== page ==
School buses will be subject to a 16-percent reduction in carbon dioxide emissions and fuel consumption by the 2021 model year after the U.S. Environmental Protection Agency and National Highway Traffic Safety Administration jointly published their latest proposed rules for medium- and heavy-duty vehicles.
The Phase 2 regulations claim they will cut greenhouse gases by 1 billion metric tons, will conserve 1.8 billion gallons of oil and will reduce fuel costs by $170 billion over the lifetime of vehicles sold under the program.
Diesel engines would also need to cut carbon dioxide emissions by 4 percent by 2021, compared to Phase 1 EPA regulations that went into effect last year and extend beyond the 2018 model year. EPA said the stricter engine emissions regulations could be met by using combustion optimization, improved air handling, reduced friction within the engine, improved emissions after-treatment technologies, or waste heat recovery.
The proposal extends with “minor revisions” a credit program implemented under the phase one rules to allow engine and vehicle manufacturers to certify their products that do not yet meet the new standards and to offset them with those that exceed the standards.
Cummins Inc. said it supports the proposal, with Dave Crompton, vice president of the company’s engine business calling it a “win-win for both customers and the environment.” Cummins was the first engine manufacturer to certify an engine that meets the 2014 GHG standards, which aim to reduce carbon dioxide emissions by 225 tons per mile and increase fuel economy to 22.1 mpg for Class 6 and 7 vehicle and 373 tons per mile and 21.8 mpg for Class 2b through 5 vehicles.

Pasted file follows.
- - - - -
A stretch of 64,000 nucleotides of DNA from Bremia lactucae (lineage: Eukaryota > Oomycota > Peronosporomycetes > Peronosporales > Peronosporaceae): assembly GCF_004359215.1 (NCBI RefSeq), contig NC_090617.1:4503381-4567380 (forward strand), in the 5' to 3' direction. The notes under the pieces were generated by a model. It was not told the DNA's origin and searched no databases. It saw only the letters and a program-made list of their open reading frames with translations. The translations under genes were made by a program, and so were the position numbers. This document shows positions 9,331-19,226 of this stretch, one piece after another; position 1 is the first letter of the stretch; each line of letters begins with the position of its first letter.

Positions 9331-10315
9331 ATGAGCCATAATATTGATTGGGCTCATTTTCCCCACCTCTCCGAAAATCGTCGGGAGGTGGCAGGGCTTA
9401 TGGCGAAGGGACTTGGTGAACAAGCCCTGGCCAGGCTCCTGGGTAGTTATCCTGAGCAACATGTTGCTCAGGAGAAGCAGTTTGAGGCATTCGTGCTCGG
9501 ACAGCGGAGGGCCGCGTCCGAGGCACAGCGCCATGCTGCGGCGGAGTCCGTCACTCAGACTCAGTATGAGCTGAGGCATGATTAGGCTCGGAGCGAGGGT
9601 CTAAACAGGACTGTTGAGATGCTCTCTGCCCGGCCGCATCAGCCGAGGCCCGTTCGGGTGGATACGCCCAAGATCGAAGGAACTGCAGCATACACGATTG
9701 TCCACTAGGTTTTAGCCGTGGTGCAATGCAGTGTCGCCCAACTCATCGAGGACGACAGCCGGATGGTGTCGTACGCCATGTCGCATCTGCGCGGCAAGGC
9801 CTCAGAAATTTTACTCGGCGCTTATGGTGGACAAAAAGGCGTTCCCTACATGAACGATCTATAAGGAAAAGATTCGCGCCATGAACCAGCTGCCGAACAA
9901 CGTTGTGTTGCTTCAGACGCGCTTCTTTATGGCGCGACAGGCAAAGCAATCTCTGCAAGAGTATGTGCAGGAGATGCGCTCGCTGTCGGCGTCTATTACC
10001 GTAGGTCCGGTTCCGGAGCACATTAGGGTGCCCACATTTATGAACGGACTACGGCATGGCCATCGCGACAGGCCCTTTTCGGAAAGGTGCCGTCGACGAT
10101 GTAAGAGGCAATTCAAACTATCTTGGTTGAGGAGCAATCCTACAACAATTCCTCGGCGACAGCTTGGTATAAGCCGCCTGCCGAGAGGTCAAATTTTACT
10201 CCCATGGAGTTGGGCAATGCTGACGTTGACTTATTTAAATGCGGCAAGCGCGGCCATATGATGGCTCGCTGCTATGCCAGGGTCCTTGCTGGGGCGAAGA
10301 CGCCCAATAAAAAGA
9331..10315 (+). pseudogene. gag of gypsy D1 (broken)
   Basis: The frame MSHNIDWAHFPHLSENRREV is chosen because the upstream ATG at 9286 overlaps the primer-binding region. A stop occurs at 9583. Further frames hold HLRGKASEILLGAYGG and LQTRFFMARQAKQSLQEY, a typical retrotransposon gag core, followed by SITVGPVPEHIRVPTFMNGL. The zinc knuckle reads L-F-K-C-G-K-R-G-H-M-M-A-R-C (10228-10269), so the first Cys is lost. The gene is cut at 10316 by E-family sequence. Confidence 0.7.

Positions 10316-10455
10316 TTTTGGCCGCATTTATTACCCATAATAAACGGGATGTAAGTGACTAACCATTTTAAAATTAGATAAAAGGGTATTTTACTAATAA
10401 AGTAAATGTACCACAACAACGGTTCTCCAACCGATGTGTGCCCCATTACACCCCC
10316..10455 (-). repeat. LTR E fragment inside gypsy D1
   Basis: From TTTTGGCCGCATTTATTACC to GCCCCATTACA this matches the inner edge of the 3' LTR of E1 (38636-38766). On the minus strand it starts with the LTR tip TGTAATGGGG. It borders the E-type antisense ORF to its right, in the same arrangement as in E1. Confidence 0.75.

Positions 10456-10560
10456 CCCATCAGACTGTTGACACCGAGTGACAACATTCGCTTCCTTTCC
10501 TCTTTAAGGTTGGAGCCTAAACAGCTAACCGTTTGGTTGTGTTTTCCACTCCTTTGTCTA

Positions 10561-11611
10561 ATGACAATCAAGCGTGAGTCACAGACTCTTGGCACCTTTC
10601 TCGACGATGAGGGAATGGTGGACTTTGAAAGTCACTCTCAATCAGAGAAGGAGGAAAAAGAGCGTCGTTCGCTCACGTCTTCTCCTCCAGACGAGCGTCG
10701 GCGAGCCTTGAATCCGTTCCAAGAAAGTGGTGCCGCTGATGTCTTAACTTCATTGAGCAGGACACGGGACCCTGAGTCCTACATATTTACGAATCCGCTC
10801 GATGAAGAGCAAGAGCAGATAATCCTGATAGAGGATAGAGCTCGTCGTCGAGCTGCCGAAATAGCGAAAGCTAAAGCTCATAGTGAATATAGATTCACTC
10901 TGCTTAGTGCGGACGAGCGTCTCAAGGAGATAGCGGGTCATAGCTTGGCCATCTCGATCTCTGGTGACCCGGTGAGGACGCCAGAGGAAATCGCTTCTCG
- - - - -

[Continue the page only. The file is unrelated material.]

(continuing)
“We are pleased that the new proposal builds upon the Phase 1 framework that aligns technological advances and industry success," he added in a statement.
For example, EPA and NHTSA said the operator of a model-year 2027 heavy-duty diesel truck would recoup the increased costs for the new technology in only two years of operation. The agencies added that they are proposing an extra year of lead-time to assist small businesses in meeting the standards, as well as less stringent standards and reduced compliance requirements.
EPA and NHTSA also said vocational vehicles, the category school buses fall under along with transit and shuttle buses, utility trucks and refuse haulers, represent a fifth of the total medium- and heavy-duty vehicle fuel consumption.
As for alternative fuels, NGVAmerica also called the proposal a “win-win,” at least it has that potential.
“Under the Phase 1 rule, natural gas trucks and buses are already delivering lower fuel costs and reduced emissions to fleet operators and consumers nationwide,” said Matthew Godlewski, president of the advocacy organization. “We have appreciated the administration’s collaborative effort in developing this proposal. We look forward to working with EPA, NHTSA and the administration to finalize a Phase 2 rule that will create new opportunities for fleets to use natural gas to further reduce fuel costs and emissions, while increasing energy security.”